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li [Rex May] mi tulis la
> I'm going to be up all night puzzling over this.
> So what would be the optimal word for "water"?
> 
> xwey, straight from Mandarin
> pani, straight from Hindi
> xweywa - all of mandarin, 2/5 English, 1/2 Spanish?
> paniwa
> xweywair (adding Indonesian air at the end, and
> incorporating Maori "wai")
> and Arabic ma' could fit in somewhere.
> 
> This sounds like I'm kidding, but I'm not.  I mean,
> just how can you mathematically judge this
> stuff?  Should you limit it to two syllables?  I wasn't
> kidding when I said I was a poet not a scholar.
> 
> So, seriously, how would you set the math up
> to do this?

http://xahlee.org/lojban/hrefgram2/c4-s14.html


The first conlang I started many years ago, though it was a Euroclone
used methods something like this but there was no mathematical method,
just my own judgement based upon the shapes of the source words.  

Suppose you have a words like "two" with its European cognates.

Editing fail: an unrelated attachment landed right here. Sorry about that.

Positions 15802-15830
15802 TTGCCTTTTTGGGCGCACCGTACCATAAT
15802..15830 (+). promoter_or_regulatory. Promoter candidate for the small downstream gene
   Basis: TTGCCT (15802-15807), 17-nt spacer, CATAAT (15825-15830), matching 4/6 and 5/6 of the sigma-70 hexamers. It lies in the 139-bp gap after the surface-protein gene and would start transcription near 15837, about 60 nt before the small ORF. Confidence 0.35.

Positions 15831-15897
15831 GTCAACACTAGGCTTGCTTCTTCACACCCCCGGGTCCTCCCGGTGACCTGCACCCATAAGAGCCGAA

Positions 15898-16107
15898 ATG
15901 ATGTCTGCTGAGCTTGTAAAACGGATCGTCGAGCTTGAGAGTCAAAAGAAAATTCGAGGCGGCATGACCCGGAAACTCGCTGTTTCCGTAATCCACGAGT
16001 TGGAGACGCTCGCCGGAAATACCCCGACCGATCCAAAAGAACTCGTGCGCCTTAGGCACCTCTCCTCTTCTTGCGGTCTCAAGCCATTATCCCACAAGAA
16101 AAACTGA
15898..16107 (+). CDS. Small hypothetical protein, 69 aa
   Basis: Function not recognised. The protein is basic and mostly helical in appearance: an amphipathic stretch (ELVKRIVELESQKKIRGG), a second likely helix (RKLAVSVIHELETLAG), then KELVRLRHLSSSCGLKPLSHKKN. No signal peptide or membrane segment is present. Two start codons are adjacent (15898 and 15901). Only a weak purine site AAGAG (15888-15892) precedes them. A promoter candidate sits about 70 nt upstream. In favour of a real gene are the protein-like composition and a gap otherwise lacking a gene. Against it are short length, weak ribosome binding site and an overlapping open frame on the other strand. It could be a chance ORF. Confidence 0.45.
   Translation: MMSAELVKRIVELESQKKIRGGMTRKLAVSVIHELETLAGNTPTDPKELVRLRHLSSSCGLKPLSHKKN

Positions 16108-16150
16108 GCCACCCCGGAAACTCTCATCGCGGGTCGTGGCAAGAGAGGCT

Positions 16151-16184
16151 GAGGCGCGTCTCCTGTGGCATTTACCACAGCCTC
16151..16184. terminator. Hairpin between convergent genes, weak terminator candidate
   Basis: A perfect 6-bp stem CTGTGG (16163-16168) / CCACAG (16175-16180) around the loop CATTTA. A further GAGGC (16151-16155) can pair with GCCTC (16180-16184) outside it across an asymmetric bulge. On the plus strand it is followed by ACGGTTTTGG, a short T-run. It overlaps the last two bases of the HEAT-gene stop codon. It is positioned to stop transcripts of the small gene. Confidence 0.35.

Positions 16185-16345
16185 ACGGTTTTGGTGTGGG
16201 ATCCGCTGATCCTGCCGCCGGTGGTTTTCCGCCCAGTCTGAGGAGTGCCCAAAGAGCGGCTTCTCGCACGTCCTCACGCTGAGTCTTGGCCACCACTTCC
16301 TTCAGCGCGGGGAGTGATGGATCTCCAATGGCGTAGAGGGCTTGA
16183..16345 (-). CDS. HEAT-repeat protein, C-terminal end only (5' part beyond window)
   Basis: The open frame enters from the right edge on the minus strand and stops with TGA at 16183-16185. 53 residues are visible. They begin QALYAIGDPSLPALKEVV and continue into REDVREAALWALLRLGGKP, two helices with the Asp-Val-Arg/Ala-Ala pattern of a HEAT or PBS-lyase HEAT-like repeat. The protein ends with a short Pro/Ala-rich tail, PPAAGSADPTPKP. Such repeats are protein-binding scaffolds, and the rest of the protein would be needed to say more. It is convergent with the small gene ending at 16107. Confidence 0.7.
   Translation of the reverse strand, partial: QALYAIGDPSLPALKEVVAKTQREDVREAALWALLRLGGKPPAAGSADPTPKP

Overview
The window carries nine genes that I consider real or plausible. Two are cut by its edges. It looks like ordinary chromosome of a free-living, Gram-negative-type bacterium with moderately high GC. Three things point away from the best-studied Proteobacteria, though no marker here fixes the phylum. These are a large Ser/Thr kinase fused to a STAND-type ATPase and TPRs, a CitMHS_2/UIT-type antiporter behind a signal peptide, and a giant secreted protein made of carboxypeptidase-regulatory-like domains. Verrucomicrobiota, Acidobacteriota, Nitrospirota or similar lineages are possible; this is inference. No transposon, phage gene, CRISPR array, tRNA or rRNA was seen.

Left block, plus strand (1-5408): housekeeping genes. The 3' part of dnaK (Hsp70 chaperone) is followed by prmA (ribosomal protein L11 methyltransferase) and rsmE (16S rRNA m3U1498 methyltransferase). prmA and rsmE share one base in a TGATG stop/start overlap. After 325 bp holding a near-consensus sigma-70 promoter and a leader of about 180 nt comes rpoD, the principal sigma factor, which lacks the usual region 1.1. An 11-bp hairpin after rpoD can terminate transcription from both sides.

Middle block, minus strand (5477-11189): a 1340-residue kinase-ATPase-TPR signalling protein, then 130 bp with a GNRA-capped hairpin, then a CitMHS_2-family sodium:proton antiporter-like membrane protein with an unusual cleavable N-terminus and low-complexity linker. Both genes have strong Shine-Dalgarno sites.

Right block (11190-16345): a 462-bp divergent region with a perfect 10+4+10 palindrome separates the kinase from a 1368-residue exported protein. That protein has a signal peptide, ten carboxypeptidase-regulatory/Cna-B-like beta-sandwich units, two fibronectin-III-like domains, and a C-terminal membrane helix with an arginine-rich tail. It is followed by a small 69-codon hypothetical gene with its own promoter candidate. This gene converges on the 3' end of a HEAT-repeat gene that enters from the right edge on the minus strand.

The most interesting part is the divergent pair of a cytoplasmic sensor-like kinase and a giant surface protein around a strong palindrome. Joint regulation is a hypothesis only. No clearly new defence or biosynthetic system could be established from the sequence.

eng	two	[tu:]
	nld	twee	
	deu	zwei	[tsvaI]
	swe	tio
	fra	deux	[d0]
	spa	dos	[dos]
	por	dos	[duS]
	ell	duo	[Dio]
	rus	dva
	
Each begins with a dental [t, d, D, ts].  Most begin with a stop [t,d]
and most are voiced [d, D] so will use [d] for the initial.   Next, most
have either a rounded vowel [u, O, o], or the semivowel [w] as the next
phoneme so let's use [u].  Assuming a CV wordshape, we'll have the word
[du] for "two".  Now let's take it a step further in case we are working
with CVC.  Most have no final, and those that do have a fricative [s, S]
so the final could be [s] or [S] depending upon how it needs to fit the
phonology.  It's also possible to consider the [v] used in a couple and
just make the final phoneme a [v].  This would make a few good
possibilities [dus], [duS] or [duv], each of which has high recognition.

The only problem with an approach like this, is that it only works
really well with lists like the example above where it's clear the roots
are all cognates.  Mixing together unrelated, or loosely related roots
from different languages tends to render a form that not only isn't
recognizable, but may not even have a mnemonic trigger attached either,
even when created mathematically.